Form

Form is perhaps not normally considered a non-functional requirement but given the common parlance “form-v-function” and principle of “form-follows-function” the general direction seems to be that form is counter to function and therefore in IT terms is a non-functional requirement.

So specified in requirements terms, form may refer to:

Accessibility – For which the first port of call should be the w3c Web Accessibility Initiative. I have to shamefully admit to knowing very little about accessibility. Partly because I cannot draw for toffee and leave the graphical design to others though this isn’t a sufficient excuse and I should try harder… Suffice to say, my common bugbears are:

  1. Requirements for accessible maps (GIS – I have never seen a graphical map on a website that is accessible to the blind).
  2. Forms where the focus jumps around fields like fleas on my dogs back.
  3. Lack of clarity on which fields are required.

Device compatibility – There was a time when every naff corporate website sported a couple of icons at the bottom indicating best viewed with “Netscape Navigator 4” or “Internet Explorer 5”. These have thankfully mostly disappeared, though (and I won’t name names) there are many corporate intranet systems which still sport these badges of shame. More recently clients are trying to withdraw from defining browser requirements – partly because of the variety out there today and partly because by the time the system is ready the world would have moved on and they could be faced with what may be a significant “change request”. Fair enough really. My personal preference is to target Firefox and Internet Explorer using HTML5 – if you can get these two to work then you’ll probably find Chrome, Safari, Opera etc. all work fine. It’s not always the case of course and some of the more esoteric HTML5 features have poor support across browsers (e.g. “range” input type). Include in this a greater variety of client devices (tablets, smartphones, phablets etc.) and the need to conform to standards; for developers of sites and devices/browsers themselves, becomes even stronger.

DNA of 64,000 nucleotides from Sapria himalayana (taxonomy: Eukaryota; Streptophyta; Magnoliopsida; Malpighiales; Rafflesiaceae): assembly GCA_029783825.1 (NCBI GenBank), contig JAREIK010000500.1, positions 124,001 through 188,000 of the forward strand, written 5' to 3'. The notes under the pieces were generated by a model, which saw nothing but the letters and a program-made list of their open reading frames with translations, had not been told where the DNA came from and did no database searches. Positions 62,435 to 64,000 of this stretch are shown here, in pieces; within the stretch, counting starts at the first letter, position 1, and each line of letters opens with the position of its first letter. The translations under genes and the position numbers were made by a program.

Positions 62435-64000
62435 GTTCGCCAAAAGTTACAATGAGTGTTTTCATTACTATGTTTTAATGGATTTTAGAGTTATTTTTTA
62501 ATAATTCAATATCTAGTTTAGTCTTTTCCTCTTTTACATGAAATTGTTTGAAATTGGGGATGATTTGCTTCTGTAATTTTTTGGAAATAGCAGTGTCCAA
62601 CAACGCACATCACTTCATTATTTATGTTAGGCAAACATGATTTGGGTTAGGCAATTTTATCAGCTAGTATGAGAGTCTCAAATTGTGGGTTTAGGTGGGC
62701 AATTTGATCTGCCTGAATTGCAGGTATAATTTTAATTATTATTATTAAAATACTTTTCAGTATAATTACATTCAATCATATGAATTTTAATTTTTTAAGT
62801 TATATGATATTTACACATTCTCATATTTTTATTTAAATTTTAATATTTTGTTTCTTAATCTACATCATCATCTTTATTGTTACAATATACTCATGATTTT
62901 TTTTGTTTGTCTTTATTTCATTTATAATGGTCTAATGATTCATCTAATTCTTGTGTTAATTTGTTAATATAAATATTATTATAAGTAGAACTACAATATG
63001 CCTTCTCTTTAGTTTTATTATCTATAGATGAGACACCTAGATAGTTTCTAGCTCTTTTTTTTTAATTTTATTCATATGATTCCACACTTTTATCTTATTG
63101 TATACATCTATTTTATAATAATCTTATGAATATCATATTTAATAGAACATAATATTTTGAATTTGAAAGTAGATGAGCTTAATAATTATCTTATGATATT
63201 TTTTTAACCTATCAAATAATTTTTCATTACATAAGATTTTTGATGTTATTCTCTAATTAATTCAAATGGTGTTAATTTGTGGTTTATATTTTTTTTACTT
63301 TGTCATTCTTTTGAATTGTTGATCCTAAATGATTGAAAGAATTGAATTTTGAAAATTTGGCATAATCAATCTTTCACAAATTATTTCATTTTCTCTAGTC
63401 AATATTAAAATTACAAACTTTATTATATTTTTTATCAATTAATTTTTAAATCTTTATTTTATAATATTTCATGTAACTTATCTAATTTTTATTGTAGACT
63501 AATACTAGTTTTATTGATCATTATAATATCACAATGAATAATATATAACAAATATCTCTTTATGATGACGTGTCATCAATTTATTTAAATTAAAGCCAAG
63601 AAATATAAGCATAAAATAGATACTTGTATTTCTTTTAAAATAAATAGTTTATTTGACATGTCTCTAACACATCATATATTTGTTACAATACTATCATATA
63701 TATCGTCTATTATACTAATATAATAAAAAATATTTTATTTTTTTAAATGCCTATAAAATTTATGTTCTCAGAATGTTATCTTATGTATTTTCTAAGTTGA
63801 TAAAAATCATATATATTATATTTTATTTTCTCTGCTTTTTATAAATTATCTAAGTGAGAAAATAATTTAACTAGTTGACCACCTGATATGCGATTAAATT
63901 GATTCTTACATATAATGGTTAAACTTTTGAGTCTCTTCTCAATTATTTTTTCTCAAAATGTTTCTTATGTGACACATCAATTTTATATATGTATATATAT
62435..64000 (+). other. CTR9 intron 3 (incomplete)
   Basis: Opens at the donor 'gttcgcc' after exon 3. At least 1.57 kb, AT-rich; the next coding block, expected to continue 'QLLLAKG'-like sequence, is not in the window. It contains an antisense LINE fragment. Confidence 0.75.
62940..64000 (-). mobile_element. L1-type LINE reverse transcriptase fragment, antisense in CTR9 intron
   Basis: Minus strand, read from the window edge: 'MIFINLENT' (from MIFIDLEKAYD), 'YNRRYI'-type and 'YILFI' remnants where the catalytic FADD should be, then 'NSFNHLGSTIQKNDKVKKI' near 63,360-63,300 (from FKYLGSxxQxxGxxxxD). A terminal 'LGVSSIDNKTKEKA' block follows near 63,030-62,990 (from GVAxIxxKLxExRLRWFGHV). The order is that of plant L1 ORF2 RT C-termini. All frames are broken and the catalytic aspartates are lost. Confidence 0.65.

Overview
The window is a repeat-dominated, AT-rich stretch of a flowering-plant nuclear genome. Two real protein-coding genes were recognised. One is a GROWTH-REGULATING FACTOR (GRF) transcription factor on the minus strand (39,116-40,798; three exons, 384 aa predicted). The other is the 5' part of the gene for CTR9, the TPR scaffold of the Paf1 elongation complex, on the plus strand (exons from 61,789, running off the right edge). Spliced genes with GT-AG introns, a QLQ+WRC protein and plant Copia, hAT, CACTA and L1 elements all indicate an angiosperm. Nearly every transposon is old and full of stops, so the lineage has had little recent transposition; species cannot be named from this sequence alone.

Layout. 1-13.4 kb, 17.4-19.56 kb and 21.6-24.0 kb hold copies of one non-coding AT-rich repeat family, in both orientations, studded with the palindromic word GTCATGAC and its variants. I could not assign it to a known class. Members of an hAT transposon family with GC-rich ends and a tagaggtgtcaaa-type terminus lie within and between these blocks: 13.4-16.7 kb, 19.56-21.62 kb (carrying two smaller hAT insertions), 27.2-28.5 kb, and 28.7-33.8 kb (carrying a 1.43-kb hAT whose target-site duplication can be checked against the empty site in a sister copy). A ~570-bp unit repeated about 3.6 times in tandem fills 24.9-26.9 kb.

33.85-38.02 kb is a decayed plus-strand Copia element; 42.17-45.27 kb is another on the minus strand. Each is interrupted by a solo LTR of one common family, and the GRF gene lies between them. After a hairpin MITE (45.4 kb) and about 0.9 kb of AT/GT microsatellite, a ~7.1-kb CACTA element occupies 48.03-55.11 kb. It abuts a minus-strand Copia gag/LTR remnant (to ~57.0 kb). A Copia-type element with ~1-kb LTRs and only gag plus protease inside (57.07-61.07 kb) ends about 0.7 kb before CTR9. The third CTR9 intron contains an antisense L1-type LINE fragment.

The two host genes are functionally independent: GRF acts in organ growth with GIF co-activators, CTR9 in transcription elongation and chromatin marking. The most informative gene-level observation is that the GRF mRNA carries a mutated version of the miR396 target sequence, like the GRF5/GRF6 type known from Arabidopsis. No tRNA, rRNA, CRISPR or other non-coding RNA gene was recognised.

Graphical design – As I said, I can’t draw for toffee – there are others that can do that. I really have very little to say on the subject but have found some colour scheme tools which have been fun to play with but yielded virtually nothing of benefit to any site I’ve developed. I personally find most satisfaction in simple layouts and visualisation where the design is driven by the data (e.g. the mighty Stellarmap.com). However, from an implementation perspective it irks me when developers out of ignorance or laziness don’t use the correct tools to layout designs – using <table/> instead of <div/> and the such like. There’s no need for it and it causes problems for screen readers such as JAWS, can affect the quality of search engine results and detracts from attempts to develop the semantic web. More recent trends in website design aim to respond to the capabilities of the client to provide a better experience for users on a diverse range of clients. Fortunately the tools to attack these issues are available in HTML5, CSS3 – common problems will be met by common solutions.

So in a way Form can be boiled down in essence to compatibility. Compatibility with the technology of the web, compatibility with the client device and compatibility with the wetware on the other side of the keyboard and screen.

From a requirements perspective you should be able to define all of these – Who’s the audience? What sort of devices need to be supported? How do you want to be found on the web?

From a solution perspective you have the tools available to make this happen.

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